Frozen shoulder is a condition involving considerable pain and loss of movement in the shoulder joint. Historically, this has been a difficult condition to treat due to a lack of evidence showing the best course of treatment. Left alone, the natural history of frozen shoulder generally takes 12-42 months with the average being 30 months, although the condition is somewhat self-limiting, it is not uncommon for patients to have ongoing limitation of shoulder movement. The standard approach for managing frozen shoulder has been to let the condition run its course; however it is understandable that many patients would rather have the condition resolve in less than 30 months or know the best options for treatment if they are experiencing strong and bothersome pain.
Jeremy Lewis*, a leading expert in shoulder research, published an article in 2015 reviewing evidence for the cause, diagnosis and treatment of frozen shoulder. Lewis explains there is still no known cause for frozen shoulder however there is evidence to show that diabetes, family history, hyperthyroidism, genetic predisposition and ethnicity are risk factors. There is no gold standard for diagnosis however it is generally diagnosed when passive and active ROM are equally limited in all movement directions and plain radiographs are normal. In the article Lewis supports the use of physiotherapy and shoulder joint injections to speed up the natural history of frozen shoulder and get people back to full shoulder function at lot sooner.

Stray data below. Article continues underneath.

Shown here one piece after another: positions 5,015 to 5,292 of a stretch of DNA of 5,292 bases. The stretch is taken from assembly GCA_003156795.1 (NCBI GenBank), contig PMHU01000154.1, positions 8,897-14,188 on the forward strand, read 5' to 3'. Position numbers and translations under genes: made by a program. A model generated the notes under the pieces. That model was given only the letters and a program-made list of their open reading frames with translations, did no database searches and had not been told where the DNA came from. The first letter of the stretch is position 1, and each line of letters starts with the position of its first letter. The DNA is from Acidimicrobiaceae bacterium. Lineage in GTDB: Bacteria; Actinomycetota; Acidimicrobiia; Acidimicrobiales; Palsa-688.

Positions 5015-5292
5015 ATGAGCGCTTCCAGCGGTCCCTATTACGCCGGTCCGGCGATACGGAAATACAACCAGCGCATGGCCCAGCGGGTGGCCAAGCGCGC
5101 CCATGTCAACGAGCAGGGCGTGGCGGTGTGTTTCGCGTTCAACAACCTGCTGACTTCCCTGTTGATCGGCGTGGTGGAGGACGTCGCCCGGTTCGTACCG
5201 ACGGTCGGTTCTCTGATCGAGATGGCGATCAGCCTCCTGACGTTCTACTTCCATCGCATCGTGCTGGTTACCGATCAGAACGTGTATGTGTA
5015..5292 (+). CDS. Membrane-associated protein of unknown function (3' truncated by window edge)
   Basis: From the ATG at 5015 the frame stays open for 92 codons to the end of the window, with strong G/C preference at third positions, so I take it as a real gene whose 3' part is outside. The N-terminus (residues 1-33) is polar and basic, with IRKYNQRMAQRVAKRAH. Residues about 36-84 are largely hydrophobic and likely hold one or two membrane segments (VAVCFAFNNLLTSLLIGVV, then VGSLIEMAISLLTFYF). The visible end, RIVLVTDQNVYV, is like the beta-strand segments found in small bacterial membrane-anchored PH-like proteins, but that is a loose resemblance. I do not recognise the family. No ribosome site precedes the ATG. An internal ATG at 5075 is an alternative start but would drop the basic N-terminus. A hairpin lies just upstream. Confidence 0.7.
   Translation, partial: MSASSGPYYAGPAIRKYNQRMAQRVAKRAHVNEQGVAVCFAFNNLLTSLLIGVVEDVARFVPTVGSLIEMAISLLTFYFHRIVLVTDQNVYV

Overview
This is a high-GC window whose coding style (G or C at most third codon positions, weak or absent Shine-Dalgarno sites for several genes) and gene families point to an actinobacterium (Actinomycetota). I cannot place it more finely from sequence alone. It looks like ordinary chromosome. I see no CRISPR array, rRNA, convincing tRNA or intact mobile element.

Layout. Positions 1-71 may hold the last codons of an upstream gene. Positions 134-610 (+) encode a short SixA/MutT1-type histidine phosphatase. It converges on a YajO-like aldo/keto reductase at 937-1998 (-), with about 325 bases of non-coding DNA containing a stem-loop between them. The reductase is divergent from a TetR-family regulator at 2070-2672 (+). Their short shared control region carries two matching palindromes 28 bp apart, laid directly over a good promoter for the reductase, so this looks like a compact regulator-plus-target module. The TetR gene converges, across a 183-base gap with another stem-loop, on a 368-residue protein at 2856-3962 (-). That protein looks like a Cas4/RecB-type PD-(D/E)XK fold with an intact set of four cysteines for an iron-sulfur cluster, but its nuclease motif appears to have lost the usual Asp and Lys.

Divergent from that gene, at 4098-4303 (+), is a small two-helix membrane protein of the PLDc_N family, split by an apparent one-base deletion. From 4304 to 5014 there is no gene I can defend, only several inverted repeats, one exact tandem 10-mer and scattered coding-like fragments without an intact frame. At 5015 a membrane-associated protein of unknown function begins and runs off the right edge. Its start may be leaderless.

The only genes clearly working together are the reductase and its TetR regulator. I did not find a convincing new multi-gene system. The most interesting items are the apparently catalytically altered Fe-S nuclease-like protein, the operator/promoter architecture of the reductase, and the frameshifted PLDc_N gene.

Rather than using the traditional three to four phases of frozen shoulder, it may be more beneficial to consider it being in two stages, the first of which is when pain is more prominent than stiffness and the second is when stiffness is more prominent than pain. This simplifies the management of frozen shoulder depending on the patients’ main symptom.
Evidence based management of the first stage involves:
Management of the second stage involves:
At Central Bassendean Physiotherapy we have been using the above management guidelines for our patients’ with frozen shoulder and have noticed significant improvements in outcomes and this can reduce the time it takes for recovery to much less than the average 30 months.
*Lewis J. Frozen Shoulder Contracture Syndrome – Aetiology, diagnosis and management. Manual Therapy. 2015;20:2-9